Change Is a Certainty in a Wide Open Race

City Council Elections

Two years ago, Cambridge was the site of a City Council race that, while often bitter, was hardly revolutionary.

All nine members of the council ran for reelection. All nine won.

Such results are commonplace in Cambridge, which uses a system of proportional representation PR) that virtually assures re-election for incumbents. In fact, many city residents joke about the real meaning of PR--perpetual representation, they dub it.

This November's election, however, is destined to be different. For the first time in more than 25 years, three city councillors will not seek reelection, paving the way for one of the most dramatic council races in the nearly 50-year history of PR.

The three vacancies leave the race wide open. The good-government Cambridge Civic Association (CCA)--which has commanded a four-member minority on the council since the early 1970s--and other liberal groups could make up a progressive majority on the council come next November. But given the edge PR seems to give incumbents, the CCA is facing an uphill battle.


Two outgoing councillors--Saundra Graham and David E. Sullivan--are longtime members of the CCA, and the third--Mayor Alfred E. Vellucci--is a fierce Independent who is often the council's swing vote. Although CCA members have made up a minority on the council, cooperation with the mayor on rent control and affordable housing issues has allowed them to push through their program in several areas. Vellucci's departure could threaten this balance.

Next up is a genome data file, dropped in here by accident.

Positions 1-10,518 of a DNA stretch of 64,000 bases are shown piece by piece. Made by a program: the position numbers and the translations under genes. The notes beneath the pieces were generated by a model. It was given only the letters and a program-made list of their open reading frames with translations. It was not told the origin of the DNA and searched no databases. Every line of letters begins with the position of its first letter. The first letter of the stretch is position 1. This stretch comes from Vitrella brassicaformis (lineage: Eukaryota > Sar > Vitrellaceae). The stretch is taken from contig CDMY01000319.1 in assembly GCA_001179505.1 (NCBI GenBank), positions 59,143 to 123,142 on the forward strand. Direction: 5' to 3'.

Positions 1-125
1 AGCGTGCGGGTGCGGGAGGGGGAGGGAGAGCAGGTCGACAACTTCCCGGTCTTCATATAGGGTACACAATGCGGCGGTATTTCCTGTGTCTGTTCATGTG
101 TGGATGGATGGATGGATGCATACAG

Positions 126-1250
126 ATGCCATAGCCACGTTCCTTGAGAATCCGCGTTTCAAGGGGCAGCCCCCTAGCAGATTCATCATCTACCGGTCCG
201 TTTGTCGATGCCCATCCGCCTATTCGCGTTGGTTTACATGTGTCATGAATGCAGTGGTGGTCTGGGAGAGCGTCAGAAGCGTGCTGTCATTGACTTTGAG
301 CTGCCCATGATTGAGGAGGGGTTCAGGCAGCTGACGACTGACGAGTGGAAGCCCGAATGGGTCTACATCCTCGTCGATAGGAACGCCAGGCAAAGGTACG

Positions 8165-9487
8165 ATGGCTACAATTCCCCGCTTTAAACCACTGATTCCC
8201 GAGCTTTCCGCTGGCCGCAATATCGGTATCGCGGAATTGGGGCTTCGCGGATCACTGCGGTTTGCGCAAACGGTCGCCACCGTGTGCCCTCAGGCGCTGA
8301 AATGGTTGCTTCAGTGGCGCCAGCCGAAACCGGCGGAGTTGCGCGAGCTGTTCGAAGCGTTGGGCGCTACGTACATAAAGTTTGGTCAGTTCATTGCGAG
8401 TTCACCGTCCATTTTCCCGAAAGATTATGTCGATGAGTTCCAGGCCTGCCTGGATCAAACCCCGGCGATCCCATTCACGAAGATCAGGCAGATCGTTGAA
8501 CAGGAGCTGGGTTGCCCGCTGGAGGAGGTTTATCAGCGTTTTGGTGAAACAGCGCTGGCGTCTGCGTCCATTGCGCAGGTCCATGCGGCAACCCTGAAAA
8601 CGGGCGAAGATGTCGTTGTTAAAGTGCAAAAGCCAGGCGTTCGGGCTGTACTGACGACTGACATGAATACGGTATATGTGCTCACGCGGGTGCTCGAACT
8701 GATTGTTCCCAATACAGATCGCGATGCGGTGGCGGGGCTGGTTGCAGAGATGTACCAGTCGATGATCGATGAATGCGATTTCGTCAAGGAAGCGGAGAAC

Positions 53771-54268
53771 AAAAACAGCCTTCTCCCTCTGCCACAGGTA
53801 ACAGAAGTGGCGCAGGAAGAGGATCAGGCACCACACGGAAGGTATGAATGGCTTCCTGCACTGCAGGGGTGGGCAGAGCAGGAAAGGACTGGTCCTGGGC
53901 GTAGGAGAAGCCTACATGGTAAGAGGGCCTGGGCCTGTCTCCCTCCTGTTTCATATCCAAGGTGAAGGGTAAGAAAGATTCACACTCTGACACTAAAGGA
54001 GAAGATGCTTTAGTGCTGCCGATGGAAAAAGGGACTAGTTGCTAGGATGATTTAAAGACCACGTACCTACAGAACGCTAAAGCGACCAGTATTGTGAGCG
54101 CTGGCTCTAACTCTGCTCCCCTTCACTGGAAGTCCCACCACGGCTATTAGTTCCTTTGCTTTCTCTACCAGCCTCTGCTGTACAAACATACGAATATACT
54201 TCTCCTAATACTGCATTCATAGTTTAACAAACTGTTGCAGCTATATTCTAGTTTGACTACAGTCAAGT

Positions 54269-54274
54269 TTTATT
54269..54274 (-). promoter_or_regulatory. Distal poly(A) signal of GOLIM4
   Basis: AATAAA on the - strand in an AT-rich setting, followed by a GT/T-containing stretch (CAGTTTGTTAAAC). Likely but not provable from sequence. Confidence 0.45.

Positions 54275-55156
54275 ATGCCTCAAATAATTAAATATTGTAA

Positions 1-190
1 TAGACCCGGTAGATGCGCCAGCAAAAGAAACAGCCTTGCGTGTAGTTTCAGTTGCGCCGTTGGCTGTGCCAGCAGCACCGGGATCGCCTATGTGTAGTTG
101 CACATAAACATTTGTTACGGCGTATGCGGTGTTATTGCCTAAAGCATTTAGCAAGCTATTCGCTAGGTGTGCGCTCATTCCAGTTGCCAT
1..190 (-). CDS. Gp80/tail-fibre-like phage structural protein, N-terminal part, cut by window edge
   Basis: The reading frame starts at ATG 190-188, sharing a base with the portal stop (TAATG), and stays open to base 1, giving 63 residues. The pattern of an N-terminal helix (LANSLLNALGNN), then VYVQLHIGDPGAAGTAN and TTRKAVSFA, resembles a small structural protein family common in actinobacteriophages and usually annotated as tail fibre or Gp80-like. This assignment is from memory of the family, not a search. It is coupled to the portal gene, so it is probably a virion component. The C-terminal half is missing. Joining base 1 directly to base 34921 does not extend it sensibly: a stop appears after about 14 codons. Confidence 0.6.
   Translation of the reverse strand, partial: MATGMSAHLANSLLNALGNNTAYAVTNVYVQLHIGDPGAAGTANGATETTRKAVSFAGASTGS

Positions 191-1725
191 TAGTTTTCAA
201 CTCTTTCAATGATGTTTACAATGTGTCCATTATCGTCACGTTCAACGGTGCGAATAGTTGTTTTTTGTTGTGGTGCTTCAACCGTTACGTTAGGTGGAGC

And a fledgling progressive group--the "grassroots" Working Committee for a Cambridge Rainbow--is adding a new dimension to this year's race.

"We're trying to reach those constituencies that have not been reached by the various other political groups," says Rainbow spokesperson Janet Murray.

The Rainbow sports a political platform that in some ways echoes the CCA's but in other ways goes beyond it. In particular, its platform calls for reform in the basic structure of Cambridge government, which gives nearly all executive power to a council-appointed city manager.

The two groups agree on many of the issues facing the city. Both favor maintaining the city's current rent control system and oppose Proposition 1-2-3, a ballot referendum that would allow tenants in some rent-controlled housing to buy their apartments. Both also support strict limits on development.

In fact, voters are likely to find the difference between the Coalition and CCA largely rhetorical--especially since all Rainbow candidates are also CCA-endorsed candidates.

Imitation or the Real Thing?

Voters may also recognize some unusual similarities between candidates and current council members because many council hopefuls are modeling themselves after one or more of the departing progressives.

Others frown on this technique.

"I have great respect for the people who are leaving, but I ran in the last race--unlike a lot of other candidates who are billing themselves as successors or whatever," says CCA-candidate Jonathan S. Myers, who came within 200 votes of winning a council seat in the last race. "I didn't bill myself as replications of any of those people then, nor am I doing that now."